Egyptians queued for a second day of voting Tuesday in a referendum on a new constitution, which could set the stage for the country’s military chief, General Abdel Fattah al-Sisi, to launch a presidential campaign.
It is the first vote since the military, led by Sisi, ousted former president Mohammed Morsi – the country’s first and only freely elected leader – in July.
At least eight people were killed Monday in confrontations between Morsi’s Muslim Brotherhood supporters and police, official sources said. Two small bombs went off, one in the capital Cairo and one in the Nile Delta city of Mahalla, injuring no one.
The Brotherhood, an Islamist movement that dominated Egyptian politics until Morsi’s overthrow in July, is boycotting the referendum and has called for protests against the vote. Much of the Islamist language that had been written into the constitution while Morsi was still president has been removed. The new text also grants greater powers to the army.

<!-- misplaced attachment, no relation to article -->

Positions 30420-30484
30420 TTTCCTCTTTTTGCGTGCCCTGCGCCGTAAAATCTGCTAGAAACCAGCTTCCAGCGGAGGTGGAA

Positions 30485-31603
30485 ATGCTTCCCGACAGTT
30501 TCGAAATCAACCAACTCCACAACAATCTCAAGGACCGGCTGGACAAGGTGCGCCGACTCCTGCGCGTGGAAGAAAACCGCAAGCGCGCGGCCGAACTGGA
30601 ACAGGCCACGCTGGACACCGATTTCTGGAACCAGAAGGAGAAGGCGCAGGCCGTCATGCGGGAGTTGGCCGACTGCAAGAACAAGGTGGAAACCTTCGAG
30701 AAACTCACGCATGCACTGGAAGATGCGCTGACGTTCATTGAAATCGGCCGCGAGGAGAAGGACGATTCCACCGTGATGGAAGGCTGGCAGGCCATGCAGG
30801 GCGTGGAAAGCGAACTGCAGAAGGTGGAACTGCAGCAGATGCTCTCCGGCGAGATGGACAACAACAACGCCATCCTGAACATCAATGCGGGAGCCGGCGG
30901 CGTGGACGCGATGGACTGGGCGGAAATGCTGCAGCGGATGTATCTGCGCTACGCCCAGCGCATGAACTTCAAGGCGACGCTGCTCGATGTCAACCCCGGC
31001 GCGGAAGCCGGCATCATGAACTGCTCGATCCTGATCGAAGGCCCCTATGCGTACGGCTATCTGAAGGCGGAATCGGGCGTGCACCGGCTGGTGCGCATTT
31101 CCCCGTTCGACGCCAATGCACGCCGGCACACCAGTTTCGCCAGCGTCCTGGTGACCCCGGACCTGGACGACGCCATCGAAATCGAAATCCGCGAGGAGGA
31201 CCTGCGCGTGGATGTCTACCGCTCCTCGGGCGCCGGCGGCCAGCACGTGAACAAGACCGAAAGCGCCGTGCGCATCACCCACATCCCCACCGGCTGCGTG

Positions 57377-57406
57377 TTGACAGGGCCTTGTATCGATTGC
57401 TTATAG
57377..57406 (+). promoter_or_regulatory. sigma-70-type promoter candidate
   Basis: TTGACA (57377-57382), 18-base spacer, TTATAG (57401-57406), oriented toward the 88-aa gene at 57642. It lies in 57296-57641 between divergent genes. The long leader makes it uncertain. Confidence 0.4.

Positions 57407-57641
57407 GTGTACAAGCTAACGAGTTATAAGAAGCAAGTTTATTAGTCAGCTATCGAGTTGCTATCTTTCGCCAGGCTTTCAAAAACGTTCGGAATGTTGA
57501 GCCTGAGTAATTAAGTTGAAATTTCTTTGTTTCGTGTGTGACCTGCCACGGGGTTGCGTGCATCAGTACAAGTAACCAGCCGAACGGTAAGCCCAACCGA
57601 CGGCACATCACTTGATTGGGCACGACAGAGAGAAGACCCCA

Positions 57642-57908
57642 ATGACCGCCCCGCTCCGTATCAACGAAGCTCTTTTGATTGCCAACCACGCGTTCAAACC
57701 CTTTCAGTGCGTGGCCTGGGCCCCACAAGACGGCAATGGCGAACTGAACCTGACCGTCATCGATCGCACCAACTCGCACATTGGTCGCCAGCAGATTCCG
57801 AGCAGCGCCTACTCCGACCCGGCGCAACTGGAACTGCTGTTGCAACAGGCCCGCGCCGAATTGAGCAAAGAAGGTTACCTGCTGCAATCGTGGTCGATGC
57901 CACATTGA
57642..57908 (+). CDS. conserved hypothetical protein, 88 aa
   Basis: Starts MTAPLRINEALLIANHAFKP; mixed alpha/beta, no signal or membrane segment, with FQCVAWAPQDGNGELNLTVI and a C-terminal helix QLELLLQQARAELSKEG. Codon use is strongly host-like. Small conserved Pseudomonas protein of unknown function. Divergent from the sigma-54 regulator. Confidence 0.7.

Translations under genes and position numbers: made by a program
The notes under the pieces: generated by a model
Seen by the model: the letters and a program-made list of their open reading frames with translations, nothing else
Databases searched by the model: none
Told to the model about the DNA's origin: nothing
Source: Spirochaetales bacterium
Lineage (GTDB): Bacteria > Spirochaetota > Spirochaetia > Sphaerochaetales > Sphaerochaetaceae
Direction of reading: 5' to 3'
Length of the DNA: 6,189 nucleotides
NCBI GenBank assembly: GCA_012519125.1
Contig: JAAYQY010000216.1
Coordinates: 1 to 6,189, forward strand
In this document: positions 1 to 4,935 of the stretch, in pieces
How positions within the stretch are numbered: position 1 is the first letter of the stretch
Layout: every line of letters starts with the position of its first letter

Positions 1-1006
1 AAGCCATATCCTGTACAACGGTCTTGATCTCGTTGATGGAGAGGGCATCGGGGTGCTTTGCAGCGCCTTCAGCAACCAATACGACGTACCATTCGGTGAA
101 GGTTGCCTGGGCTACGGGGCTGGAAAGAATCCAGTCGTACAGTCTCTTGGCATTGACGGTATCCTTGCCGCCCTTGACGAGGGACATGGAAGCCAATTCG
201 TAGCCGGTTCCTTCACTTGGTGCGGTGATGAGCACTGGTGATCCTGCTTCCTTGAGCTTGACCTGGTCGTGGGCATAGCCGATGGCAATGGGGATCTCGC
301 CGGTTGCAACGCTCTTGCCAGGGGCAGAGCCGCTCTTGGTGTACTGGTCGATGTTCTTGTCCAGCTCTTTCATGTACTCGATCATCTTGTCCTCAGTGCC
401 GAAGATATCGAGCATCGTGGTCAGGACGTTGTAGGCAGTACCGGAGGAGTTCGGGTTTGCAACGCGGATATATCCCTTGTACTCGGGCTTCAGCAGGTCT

The constitution, however, is expected to pass easily, backed by many Egyptians who staged mass protests against Morsi and the Brotherhood before his removal.
A divided country
The run-up to the vote was marred by a crackdown on Morsi's supporters and arrests of activists who campaigned for a "no" vote.
Many Islamists revile Sisi as the man who overthrew the country's first freely elected and civilian president, but the general is adored by the millions who took to the streets in July to demand Morsi's resignation.
The capital has been festooned with banners urging Egyptians to back the new constitution, often featuring military motifs such as a general's hat, an allusion to Sisi.
Sisi is widely expected to run for president, and has said he would stand if he felt there was "popular demand," state media reported this week.
The authorities, however, are worried a low turnout would empower their Islamist opponents and cast further doubts on their legitimacy, analysts say.
"Prove to the world that what happened was a popular revolution," Interior Minister Mohamed Ibrahim said during a visit to a polling station.
Backers of the constitution are hoping it will receive the support of at least 70 percent of the votes cast.
Morsi's constitution passed with 64 percent of the vote, but on a turnout of barely 33 percent of the country's 53 million voters. Since Morsi's ouster, at least 1,000 people have been killed, most of them Islamists, and thousands more detained.
(FRANCE 24 with AFP and REUTERS)
Date created : 2014-01-14